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Building Trust between China and Japan: Lessons Learned from Bilateral Interactions in the East China Sea

Publisher: SIPRI
February, 2015

China–Japan relations have continued to deteriorate since the Diaoyu Islands crisis in September 2012 and have remained at a low point since the normalization of diplomatic ties in 1972. However, the four points of principled agreement reached at the end of 2014 have ignited expectations that relations can be stabilized and improved.

This Policy Brief focuses on Chinese–Japanese interactions in the East China Sea. Based on analyses of the main maritime security concerns and basic lessons from previous interactions, the author suggests specific measures to deal with the present crisis and long-term differences on maritime issues in order to rebuild mutual trust. Priority is given to strengthening crisis management, resuming diplomatic and defence dialogues and formulating a maritime code of conduct, followed by seeking new common understanding to set aside the dispute on the sovereignty of the Diaoyu Islands and restarting joint development efforts. In addition, in order for the above measures to be successful it is essential that Japan perceives and handles historical issues correctly.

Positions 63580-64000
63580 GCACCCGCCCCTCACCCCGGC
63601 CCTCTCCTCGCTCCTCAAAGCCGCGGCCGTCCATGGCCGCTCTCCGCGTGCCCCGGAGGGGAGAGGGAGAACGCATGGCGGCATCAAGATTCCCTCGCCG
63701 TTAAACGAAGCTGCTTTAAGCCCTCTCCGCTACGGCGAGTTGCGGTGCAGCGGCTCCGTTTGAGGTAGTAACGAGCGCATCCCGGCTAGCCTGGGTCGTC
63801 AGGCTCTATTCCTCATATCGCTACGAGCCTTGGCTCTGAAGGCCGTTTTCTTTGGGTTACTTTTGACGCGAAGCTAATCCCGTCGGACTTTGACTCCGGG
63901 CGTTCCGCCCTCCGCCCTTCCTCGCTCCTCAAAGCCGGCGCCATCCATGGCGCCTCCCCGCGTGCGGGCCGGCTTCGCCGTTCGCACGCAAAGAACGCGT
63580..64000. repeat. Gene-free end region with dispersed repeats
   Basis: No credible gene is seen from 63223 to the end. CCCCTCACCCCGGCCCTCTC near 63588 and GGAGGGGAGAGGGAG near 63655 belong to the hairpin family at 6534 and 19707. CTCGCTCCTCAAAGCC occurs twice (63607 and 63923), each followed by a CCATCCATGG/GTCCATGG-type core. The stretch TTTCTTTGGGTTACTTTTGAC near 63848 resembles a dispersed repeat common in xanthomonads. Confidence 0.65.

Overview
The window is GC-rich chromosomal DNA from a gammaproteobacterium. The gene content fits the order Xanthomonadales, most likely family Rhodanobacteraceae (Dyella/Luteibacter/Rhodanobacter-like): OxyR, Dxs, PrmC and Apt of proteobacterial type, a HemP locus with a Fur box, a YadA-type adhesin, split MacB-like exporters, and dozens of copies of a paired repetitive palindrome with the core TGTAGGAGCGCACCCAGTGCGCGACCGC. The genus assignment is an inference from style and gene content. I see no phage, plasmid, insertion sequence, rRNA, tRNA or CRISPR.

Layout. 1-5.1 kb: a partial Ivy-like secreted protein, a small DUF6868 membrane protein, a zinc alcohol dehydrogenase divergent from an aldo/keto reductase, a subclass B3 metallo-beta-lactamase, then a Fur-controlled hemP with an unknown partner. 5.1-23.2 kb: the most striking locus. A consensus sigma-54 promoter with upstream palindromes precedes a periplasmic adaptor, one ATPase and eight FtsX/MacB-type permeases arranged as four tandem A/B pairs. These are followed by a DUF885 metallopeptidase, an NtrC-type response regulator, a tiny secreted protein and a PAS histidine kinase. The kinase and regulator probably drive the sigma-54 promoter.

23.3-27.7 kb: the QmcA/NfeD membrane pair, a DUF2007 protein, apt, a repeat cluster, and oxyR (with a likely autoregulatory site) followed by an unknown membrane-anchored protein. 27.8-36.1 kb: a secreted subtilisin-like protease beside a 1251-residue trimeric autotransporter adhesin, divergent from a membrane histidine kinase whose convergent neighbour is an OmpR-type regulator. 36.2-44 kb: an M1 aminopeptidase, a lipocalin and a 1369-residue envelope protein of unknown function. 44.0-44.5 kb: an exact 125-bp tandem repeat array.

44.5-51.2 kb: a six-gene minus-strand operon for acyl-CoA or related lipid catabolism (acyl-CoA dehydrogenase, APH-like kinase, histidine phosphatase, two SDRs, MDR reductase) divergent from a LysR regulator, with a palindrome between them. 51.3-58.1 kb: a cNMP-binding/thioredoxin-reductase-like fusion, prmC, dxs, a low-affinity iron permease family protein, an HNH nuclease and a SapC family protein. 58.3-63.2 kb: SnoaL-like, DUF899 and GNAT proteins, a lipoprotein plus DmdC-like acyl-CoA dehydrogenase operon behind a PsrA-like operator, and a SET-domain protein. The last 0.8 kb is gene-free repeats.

The author believes that if China and Japan abide by their latest principled agreement, then the worst-case scenario of military conflict can be avoided and bilateral ties can gradually stabilize and recover. Such a development will not only serve the fundamental and long-term interests of the two countries, but also peace and development in the region and the world at large.


Zhang Tuosheng is the Director of the Center for Foreign Policy Studies at the China Foundation for International and Strategic Studies (CFISS).